Hackers can steal your phone number by reassigning it to a different SIM card, use it to reset your passwords, steal your Instagram and other accounts and sell them for bitcoin. As detailed in a harrowing Motherboard article today, Instagram accounts are especially vulnerable because the app only offers two-factor authentication through SMS that delivers a password reset or login code via text message.
But now Instagram has confirmed to TechCrunch that it’s building a non-SMS two-factor authentication system that works with security apps like Google Authenticator or Duo. They generate a special code that you need to log in that can’t be generated on a different phone in case your number is ported to a hacker’s SIM card.
Buried in the Instagram Android app’s APK code is a prototype of the upgraded 2FA feature, discovered by frequent TechCrunch tipster Jane Manchun Wong. Her work has led to confirmed TechCrunch scoops on Instagram Video Calling, Usage Insights, soundtracks for Stories and more.
When presented with the screenshots, an Instagram spokesperson told TechCrunch that yes, it is working on the non-SMS 2FA feature, saying, “We’re continuing to improve the security of Instagram accounts, including strengthening 2-factor authentication.”
Instagram actually lacked any two-factor protection until 2016 when it already had 400 million users. In November 2015, I wrote a story titled “Seriously. Instagram Needs Two-Factor Authentication.” A friend and star Instagram stop-motion animation creator Rachel Ryle had been hacked, costing a lucrative sponsorship deal. The company listened. Three months later, the app began rolling out basic SMS-based 2FA.
But since then, SIM porting has become a much more common problem. Hackers typically call a mobile carrier and use social engineering tactics to convince them they’re you, or bribe an employee to help, and then change your number to a SIM card they control. Whether they’re hoping to steal intimate photos, empty cryptocurrency wallets or sell desirable social media handles like @t or @Rainbow as Motherboard reported, there are plenty of incentives to try a SIM porting attack. This article outlines how you can take steps to protect your phone number.
Hopefully as knowledge of this hacking technique becomes more well-known, more apps will introduce non-SMS 2FA, mobile providers will make it tougher to port numbers and users will take more steps to safeguard their accounts. As our identities and assets increasingly go digital, it’s pin codes and authenticator apps, not just deadbolts and home security systems, that must become a part of our everyday lives.
Instagram is building non-SMS 2-factor auth to thwart SIM hackers
Абоненты «полосатого» сотового оператора получили возможность оплачивать контент в App Store и iTunes прямо со счета телефона. Теперь пользователи «Билайн» могут не привязывать банковскую карту к iTunes, а покупать приложения, игры и фильмы с баланса SIM.
Покупки в App Store со счета «Билайн»: приложения, игры и контент в iTunes
Tracfone Wireless is acquiring Simple Mobile in a deal that could help it kick off a SIM-only service to the U.S. market.
Tracfone Ups Prepaid Stakes with Simple Mobile Buy
iPhone unlocks are usually a tetchy experience – you have to have the right firmware on the right model iPhone at the right time. Now, however, thanks to a method that spoofs the activation server, you can unlock almost any iPhone semi-permanently.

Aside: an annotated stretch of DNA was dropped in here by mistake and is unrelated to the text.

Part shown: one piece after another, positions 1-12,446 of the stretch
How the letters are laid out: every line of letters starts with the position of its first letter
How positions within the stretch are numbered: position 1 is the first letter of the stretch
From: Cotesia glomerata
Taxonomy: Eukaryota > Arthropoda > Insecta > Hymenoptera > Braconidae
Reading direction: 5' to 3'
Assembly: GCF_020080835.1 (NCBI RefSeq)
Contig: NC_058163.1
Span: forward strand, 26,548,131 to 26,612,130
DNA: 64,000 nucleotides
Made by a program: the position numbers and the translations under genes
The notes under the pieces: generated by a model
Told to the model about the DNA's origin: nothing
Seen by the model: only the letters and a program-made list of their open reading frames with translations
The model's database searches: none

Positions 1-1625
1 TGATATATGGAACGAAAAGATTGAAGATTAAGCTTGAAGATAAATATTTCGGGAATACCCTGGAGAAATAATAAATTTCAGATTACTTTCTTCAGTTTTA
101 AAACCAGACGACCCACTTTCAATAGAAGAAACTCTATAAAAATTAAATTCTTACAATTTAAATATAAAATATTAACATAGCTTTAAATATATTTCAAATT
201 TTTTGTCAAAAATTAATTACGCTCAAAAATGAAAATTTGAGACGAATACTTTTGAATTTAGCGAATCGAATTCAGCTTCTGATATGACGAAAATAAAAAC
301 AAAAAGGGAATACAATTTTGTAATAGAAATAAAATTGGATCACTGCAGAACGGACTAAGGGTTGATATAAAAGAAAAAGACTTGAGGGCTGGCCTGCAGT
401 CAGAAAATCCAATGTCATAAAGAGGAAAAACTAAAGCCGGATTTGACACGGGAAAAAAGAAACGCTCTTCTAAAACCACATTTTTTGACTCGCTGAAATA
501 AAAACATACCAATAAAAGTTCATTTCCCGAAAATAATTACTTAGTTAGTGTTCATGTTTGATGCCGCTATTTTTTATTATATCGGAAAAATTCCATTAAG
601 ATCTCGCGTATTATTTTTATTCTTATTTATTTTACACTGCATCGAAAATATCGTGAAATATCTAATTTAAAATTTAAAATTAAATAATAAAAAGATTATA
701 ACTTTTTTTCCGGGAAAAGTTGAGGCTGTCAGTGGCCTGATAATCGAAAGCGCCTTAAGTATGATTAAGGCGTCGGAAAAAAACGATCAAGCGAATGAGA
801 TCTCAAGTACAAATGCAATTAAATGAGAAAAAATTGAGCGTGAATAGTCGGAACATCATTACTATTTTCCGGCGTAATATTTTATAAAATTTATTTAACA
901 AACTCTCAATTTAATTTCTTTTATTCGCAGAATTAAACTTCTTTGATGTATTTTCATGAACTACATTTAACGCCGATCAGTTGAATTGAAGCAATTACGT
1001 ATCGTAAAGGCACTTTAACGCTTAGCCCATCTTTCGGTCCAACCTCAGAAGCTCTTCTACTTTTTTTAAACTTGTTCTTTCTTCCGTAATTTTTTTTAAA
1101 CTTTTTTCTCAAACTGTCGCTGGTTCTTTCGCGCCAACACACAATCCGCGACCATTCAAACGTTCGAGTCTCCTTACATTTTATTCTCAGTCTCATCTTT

The system, called Subscriber Artificial Module or SAM, requires a jailbroken iPhone and Cydia. To run it, you de-activate your phone, insert a new SIM, and then activate SAM. SAM spoofs the activation process, convincing the phone that it has been unlocked properly and without issues.
Built by hackers Loktar_Sun and Laforet, the process isn’t for the faint of heart and it takes twenty-eight steps. You can follow along at iClarified where they’ve outlined the entire process in meticulous detail.
Because you’re not really unlocking the phone but in fact activating it using an unsupported SIM, expect some wonky server issues. You will also have to go back and reactivate the device later if you decide to switch SIMs. It’s a small price to pay for freedom.
New iPhone Unlock Should Work With Any Model
Ask (enough times) and ye shall receive. AT&T has kept the iPhone under lock and key since day one, but we’re hearing that a pretty dramatic policy shift will go into effect starting this Sunday. Once April 8 rolls around AT&T will unlock your iPhone should you so choose, at which point it’ll play nicely with a microSIM from any GSM carrier.
Of course, there are a few conditions you have to meet before AT&T will swoop in and unlock your iPhone. First and foremost, your device has to be completely out of contract and your account must be in good standing — that means no history of missed payments or disconnections. AT&T will also unlock your device if you’ve gotten sick of your contract and decided to shell out the early termination fee, or if you spent full price on it, rather than purchase it subsidized with a contract. Not bad AT&T, not bad at all.
Alright, fine, not everyone actually needs a globetrotting phone, isn’t it better to be safe than sorry? Just don’t expect every SIM card to grant you magical access to high speed data — T-Mobile USA’s pre-cut microSIMs will fit just fine for example, but you’ll be stuck cruising the web at EDGE speeds.
Long time AT&T customers may know that the company’s policy has been to unlock a user’s device after 90 days of continued service, but the iPhone has always been a special case. Then again, we’ve been hearing that Apple CEO Tim Cook has been getting more than his share of iPhone unlock requests lately (mostly because looping him in actually gets things done), so maybe Mr. Cook just didn’t feel like dealing with the masses any more.
AT&T Will Unlock Your Off-Contract iPhone Starting On April 8